Album review by Eric Sandberg
In the late 70s and early 80s I worked, off and on, at my friend Harold's Radio Shack franchise which doubled as the only record store on the Outer Banks of North Carolina, a business which operates to this very day, boasting an inventory that rivals any hip music store found in the Research Triangle.
I eventually settled in Greenville, NC after graduating from East Carolina University where I served as the first music director for the campus FM station WZMB. A radio promo 45 of Echo & The Bunnymen's "The Cutter" was in heavy rotation at the station during my tenure. "The Cutter" is a powerful and menacing slab of modern rock that belies the tuneful romanticism that pervades most of their work.
In 1985, during a visit to my parents on the coast, I stopped by Harold's store and continued to act as if I owned the place by grabbing the special order file to see what people were requesting.
The card file was stuffed with requests, all filled out by the same person and served as a virtual Eno discography. This person had become obsessed with Brian Eno and had special ordered his early solo albums, his two albums with Roxy Music, even Genesis' The Lamb Lies Down On Broadway, which purports to have received "Enossification" on at least one track.
Included in the orders were four albums by "Eno & The Bunnymen". I pointed out the customer's error to Harold who was worried he might get stuck with them. All four albums arrived during my stay and were interesting in that all the covers depicted the four members trudging through different exotic outdoor settings. The band looked like explorers who always stopped at the hairdressers before embarking on their treks.
As intriguing as the album covers were, I couldn't afford to take them off of Harold's hands. By 1987, I had moved to a suburb of Los Angeles and was working at the Music Plus (Believe In Us) in Monterey Park. The best and worst thing about working at Music Plus was the in-store playlist. When Echo & The Bunnymen's self-titled CD was released, I pleaded with the store manager to let me open a copy to play in the store.
Largely because my cash drawer always balanced to the penny, he relented and whenever I was allowed to pry Appetite For Destruction out of the CD player I would get to listen to the album while enduring the jeers of my Hessian co-workers. That album yielded two of E&TB's best known radio hits "Lips Like Sugar" and the Doors inspired "Bedbugs And Ballyhoo," a song that brilliantly uses words as a musical instrument.
The success of that album led front man Ian McCulloch to pack up his colossal ego and do a "Ferry," issuing two solo albums before reuniting with E&TB guitarist Will Sergeant under the name Electrafixion. After this move failed to inflate their bank balances McCulloch and Sergeant reunited with founding bassist Les Pattinson and resumed work as Echo & The Bunnymen (drummer Pete DeFreitas passed away in 1989).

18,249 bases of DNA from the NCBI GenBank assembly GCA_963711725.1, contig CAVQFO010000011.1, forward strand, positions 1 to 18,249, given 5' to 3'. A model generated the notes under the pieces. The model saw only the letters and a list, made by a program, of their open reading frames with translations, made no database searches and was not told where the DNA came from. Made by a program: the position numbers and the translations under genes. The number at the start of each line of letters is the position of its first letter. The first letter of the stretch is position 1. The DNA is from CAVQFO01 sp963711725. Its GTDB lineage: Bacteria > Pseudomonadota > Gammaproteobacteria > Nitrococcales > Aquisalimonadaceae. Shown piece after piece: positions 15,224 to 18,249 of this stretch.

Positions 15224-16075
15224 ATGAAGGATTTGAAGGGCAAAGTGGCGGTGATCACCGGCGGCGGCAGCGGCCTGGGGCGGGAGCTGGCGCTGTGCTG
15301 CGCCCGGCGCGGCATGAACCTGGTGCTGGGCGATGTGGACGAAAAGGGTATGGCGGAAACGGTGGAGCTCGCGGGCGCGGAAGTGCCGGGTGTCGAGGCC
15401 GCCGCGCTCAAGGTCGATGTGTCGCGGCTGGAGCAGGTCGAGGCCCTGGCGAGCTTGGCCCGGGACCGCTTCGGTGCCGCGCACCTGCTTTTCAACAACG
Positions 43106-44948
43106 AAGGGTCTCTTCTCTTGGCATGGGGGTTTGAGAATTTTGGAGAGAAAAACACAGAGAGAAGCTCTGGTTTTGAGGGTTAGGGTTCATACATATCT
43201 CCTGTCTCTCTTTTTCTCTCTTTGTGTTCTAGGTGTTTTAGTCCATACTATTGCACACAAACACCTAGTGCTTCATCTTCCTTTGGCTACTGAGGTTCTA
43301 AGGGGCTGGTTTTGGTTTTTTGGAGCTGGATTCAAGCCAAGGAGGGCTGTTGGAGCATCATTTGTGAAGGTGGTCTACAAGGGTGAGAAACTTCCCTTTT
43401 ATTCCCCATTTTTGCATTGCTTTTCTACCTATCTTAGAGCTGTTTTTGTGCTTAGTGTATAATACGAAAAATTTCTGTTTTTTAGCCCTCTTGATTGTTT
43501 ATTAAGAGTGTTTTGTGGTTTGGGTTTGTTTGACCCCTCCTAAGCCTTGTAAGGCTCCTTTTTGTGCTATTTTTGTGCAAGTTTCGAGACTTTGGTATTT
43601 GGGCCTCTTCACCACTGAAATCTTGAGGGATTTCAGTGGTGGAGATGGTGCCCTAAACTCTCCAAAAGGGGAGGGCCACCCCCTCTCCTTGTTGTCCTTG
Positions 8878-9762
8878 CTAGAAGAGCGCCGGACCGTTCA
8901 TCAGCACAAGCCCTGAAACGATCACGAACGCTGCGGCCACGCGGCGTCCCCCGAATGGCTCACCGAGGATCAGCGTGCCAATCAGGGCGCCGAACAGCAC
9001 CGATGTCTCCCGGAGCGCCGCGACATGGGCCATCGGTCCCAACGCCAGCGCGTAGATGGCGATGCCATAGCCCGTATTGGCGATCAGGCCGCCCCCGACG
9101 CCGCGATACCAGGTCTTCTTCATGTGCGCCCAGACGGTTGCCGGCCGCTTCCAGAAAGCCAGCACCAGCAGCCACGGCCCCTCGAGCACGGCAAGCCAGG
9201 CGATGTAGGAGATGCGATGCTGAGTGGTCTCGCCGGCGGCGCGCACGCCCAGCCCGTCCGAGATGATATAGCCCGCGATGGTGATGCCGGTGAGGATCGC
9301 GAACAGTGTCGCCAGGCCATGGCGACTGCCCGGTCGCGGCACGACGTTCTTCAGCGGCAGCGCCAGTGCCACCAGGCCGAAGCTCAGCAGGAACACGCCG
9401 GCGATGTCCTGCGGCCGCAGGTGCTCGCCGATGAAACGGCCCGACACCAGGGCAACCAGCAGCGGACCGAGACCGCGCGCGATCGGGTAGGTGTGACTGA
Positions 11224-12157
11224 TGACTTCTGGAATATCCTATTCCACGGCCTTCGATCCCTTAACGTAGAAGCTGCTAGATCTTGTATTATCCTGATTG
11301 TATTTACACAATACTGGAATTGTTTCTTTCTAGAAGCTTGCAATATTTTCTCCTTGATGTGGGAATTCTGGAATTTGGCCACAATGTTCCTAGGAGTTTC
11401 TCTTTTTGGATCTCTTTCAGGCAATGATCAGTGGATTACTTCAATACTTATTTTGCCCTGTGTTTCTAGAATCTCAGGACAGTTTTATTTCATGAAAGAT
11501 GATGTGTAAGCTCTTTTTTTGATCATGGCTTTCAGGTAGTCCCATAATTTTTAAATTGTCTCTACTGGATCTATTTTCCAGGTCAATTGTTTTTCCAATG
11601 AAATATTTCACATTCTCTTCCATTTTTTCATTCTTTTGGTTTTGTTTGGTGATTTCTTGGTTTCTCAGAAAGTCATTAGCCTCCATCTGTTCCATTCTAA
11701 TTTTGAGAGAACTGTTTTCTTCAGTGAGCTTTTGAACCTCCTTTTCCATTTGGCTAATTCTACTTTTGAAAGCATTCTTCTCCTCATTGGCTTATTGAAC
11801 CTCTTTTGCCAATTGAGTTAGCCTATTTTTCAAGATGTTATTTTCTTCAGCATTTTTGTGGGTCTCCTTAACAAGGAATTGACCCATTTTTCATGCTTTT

The band released six further albums of new material to varying degrees of commercial and critical success, all the way up to 2014, a period in which, I'm sad to say, they lost my full attention.
My interest in the band was rekindled by my beloved daughter, a pop punk devotee, who asked me about them. I bought her a copy of the 1987 album but ended up stealing it back from her and set about scouring record stores for their back catalog.
The title of their new album The Stars, The Oceans & The Moon neatly sums up the pervasive romantic themes of their past work and, in fact, contains new recordings of arguably the finest fifteen numbers from their catalog. When I read that this new album was to be all re-recordings of past songs, I dismissed it out of hand as a lazy money grab.
But while digging through the bins on a new release Friday at Rhino Records in Claremont, CA, I got to hear the record, which apparently made their in-store playlist, and it was just too magnificent to ignore. To hear these fifteen songs, including such classics as "The Killing Moon," "The Somnambulist," "Ocean Rain" "Seven Seas" and "Stars Are Stars," (beginning to glom the origins of the album title?) all arranged and performed in a modern studio setting is revelatory.
The songs are not sequenced chronologically, they are sequenced for flow,
like any album of new material would be. As a result, it sounds less like a re-recorded hits package and more like a brilliant debut album. Ian McCulloch's voice has settled, with age, cigarettes and drink, into a deep, rumbling growl which adds a new gravitas to some of the earlier songs. His voice always had character but now he's in Richard Burton territory.
The arrangements generally stay true the originals but are more lush and weighty. As a long time casual fan I am hearing many of the songs on this record as the definitive versions.
One interesting side note: during the new version of "Bedbugs And Ballyhoo" McCulloch inexplicably shouts "Skiddlybop, skiddlybop!" Inexplicable perhaps, if you haven't already worn out your copy of last year's eponymous solo album by Robyn Hitchcock in which he shouts those very same words in reference to our "feline overlords."
Coincidence? I prefer to think no
Eric Sandberg: My true opinion on everything is that it's splunge.